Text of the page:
Aloe pearsonii Schönland
Aloe pearsonii is a shrubby succulent with erect stems covered in four or five highly symmetrical rows of thick, fleshy, recurved leaves. The stems can grow up to 6.6 feet (2 cm) tall, usually branching from the base or sometimes higher up. The lower area of the stems is often covered with persistent dead leaves. The leaves are triangular with small teeth along the margins, up to 3.6 inches (9 cm) long and 1.2 inches (3 cm) wide. They are dull bluish-green and often turn maroon red, especially during dry months.
The inflorescence is simple or up to 3-branched low down bearing dense conical racemes of golden yellow or red flowers with a golden expanded mouth. The flowers are narrow, up to 1 inch (2.5 cm) long, and appear in summer.
Aloe pearsonii is endemic to a small area on the border between South Africa and Namibia, where it occurs in pockets of sandy soil among rocks from the mountains around Rosh Pinah in Namibia to Kubus in the Richtersveld in the Northern Cape province of South Africa.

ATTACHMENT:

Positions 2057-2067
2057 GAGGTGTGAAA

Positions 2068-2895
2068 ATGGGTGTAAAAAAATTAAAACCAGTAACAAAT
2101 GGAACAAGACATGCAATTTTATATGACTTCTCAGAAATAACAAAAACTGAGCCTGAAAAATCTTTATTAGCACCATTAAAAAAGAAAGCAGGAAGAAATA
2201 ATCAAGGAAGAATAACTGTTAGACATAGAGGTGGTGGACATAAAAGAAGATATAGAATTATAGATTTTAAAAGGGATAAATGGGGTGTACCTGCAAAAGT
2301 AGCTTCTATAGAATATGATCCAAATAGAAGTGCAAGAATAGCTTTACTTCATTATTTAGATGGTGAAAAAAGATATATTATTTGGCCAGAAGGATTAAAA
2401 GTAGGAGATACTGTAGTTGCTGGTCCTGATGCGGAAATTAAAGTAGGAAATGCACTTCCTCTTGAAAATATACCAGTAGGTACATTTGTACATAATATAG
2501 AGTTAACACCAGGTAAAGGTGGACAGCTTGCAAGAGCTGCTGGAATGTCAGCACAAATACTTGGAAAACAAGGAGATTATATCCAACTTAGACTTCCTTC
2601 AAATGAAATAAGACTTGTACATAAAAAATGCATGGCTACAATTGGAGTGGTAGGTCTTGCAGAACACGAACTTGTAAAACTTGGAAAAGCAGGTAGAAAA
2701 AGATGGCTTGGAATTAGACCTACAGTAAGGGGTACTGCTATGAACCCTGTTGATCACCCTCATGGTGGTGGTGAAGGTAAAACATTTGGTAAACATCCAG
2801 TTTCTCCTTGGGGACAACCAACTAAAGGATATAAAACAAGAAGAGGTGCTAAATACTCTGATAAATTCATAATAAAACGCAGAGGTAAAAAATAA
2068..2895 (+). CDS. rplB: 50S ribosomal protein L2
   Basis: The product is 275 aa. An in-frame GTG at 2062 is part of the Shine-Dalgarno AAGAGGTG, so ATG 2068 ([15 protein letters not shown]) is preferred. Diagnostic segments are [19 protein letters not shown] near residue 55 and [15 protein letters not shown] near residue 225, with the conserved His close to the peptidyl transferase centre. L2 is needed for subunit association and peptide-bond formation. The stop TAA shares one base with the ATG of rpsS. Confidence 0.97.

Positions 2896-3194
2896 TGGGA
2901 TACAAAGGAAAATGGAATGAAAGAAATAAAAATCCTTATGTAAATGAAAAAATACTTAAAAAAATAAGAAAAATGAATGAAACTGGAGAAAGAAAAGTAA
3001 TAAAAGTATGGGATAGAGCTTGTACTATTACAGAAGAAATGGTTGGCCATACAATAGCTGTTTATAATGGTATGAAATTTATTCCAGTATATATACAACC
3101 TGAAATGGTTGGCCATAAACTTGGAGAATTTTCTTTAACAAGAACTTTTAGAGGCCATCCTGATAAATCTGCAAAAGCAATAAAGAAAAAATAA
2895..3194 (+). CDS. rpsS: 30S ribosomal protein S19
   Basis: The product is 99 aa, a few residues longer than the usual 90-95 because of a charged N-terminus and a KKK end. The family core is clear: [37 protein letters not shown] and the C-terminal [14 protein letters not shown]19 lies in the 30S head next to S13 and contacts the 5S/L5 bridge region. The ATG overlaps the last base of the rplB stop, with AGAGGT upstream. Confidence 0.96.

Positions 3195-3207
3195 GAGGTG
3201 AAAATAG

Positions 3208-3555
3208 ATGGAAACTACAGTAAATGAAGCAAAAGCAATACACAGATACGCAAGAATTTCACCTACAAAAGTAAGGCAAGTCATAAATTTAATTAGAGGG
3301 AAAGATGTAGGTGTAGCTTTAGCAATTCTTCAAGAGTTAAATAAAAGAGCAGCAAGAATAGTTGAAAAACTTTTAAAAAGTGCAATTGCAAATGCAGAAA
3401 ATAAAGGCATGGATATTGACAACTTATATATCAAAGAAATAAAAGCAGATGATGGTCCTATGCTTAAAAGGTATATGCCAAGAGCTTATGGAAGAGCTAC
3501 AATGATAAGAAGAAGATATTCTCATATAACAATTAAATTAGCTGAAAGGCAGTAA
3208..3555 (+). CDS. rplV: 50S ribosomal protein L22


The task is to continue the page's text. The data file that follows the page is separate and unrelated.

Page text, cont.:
USDA hardiness zone 9b to 11b: from 25 °F (−3.9 °C) to 50 °F (+10 °C).
How to Grow and Care
Aloes can live long and thrive with very little care. These plants are great for beginners.
When growing Aloes indoors, place your plants near a southern or southwest-facing window with plenty of bright, indirect light. To keep your Aloes looking green, avoid exposing them to direct sun, which can cause leaves to brown. Instead, rotate the pots once or twice a week so that all sides of the plants receive equal lighting. Rotating your Aloe also helps balance out the look of the plant, as leaves tend to grow toward the sunlight.
Outdoors provide light shade, especially during the hottest parts of the day. An excellent spot for growing Aloe outdoors is on a covered patio or porch.
Plant Aloes in well-drained soil specially formulated for cacti and other succulents, or make your soil mix. Drainage is essential because too much moisture around roots can cause root rot.
These succulents need regular watering but are very tolerant of drought conditions for short periods. Water deeply, but only when the soil is completely dry. Cut back on watering during the winter months. Overwatering is the top reason Aloe plants die. Do not let water stand in the rosettes.
Learn more at How to Grow and Care for Aloe.
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